Ethnic American Food Today: A Cultural Encyclopedia (Lucy M. Long, Ed.) and Ethnic American Cooking: Recipes for Living in a New World (Lucy M. Long, Ed.)
Lucy Long, ed. Lanham, MD: Rowman & Littlefield, 2015. Pp. 760, index, maps, bibliography per entry. Ethnic American Cooking: Recipes for Living in a New World. Lucy Long, ed. Lanham, MD: Rowman & Littlefield, 2016. Pp. 358, index, maps.
Lucy Long’s two-volume encyclopedia, Ethnic American Food Today: A Cultural Encyclopedia, and the companion cookbook, Ethnic American Cooking: Recipes for Living in a New World, represent an enormous amount of collaborative and multi-disciplinary work. The fascination and respect for the relationship of food and culture is clear on every page. Enthusiastic cooks and students of culture can immerse themselves in the wealth of details and insider knowledge collected from scholars and cooks around the world.
The central argument of the encyclopedia’s introduction is that food and ethnicity are irrevocably intertwined, neither is static, and both involve politically charged choices (as well as lack of choice). Food can be both a window into history and a mirror that reflects and responds to difference (Long 2015:9). The introduction defines the terms crucial to the endeavor—ethnicity, American, and food—drawing on Elliot Oring, Warren Belasco, and Don Yoder.
The encyclopedia is organized alphabetically by ethnic group, as is the cookbook. The entries in the encyclopedia are written by a wide variety of people, including food scholars, folklorists, graduate students, chefs, home cooks, and food enthusiasts.
While they vary in length and detail, each entry follows a consistent format. After the name of the ethnic group or nation and the global region (often with cross-references to entries for related food cultures), the entry usually contains a “background” section. The background gives information on historical and social immigration, settlement, and assimilation patterns. Sometimes the background section includes information on regional, religious, or linguistic diversity within the ethnic group (see “Nepal”), or etymology of group names (see “Pennsylvania Dutch”). In other cases, the background section draws on personal experience narratives of the authors of the entries or collaborators who assisted in the research process (see “Czechoslovakia”).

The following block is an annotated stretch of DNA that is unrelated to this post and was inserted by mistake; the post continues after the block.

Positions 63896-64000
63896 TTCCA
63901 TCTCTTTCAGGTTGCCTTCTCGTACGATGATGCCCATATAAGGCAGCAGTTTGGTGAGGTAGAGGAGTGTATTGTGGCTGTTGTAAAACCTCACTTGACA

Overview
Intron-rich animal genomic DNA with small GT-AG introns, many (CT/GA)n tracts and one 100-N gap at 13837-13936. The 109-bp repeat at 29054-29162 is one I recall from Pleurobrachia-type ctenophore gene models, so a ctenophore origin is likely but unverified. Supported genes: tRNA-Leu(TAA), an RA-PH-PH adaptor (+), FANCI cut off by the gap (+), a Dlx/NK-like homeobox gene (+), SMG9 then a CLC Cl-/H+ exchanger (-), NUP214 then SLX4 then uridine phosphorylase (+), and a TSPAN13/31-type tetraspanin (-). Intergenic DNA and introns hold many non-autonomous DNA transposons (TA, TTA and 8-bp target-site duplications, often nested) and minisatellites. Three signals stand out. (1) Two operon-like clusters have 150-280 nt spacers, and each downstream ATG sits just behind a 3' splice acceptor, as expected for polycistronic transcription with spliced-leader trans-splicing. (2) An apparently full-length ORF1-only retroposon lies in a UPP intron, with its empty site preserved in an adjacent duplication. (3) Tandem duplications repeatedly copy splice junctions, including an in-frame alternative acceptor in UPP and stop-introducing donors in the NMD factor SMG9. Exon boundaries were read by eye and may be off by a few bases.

The next section, “Foodways,” explains staple foods and essential ingredients in that particular ethnic cuisine. If traditional ingredients are not available, this section often lists substitutions. This section often describes daily patterns of food production, purchase, preparation, and consumption.
Many entries include a “Holiday Feasts” section that focuses on the ways ethnic food heritage may be performed during national or cultural holidays (see, for example, “Denmark”). Most entries include a section on “Place in American Culture,” which identifies and explicates the role of particular ethnic foodways in mainstream American culture. Some entries include a section on “Noted Restaurants and Chefs,” and all entries close with a section titled “Further Reading” which lists bibliographic entries for scholarly articles, websites, blogs, articles, and other encyclopedias.
Most encyclopedia entries include one or two recipes, often for a staple food (such as Tanzanian Ugali) or for a food that has become particularly emblematic in ethnic restaurants (such as Pad Thai) or during American holidays (such as Danish Butter Cookies). Some recipes, like Chinese-American turkey congee, demonstrate the focus on how “Americans claiming an ethnic heritage or identity are eating today” (Long 2015:9).
Entries range in length; the entry “Peru” occupies five pages and “Turkey” is ten pages, while “Qatar” occupies one page. In the introduction, Long writes that entry length ideally reflects the impact that the specific ethnic group has had on American food culture; but length is also determined by quality and availability of documentation, as European ethnic foodways have been studied vigorously in the United States but African foodways have not.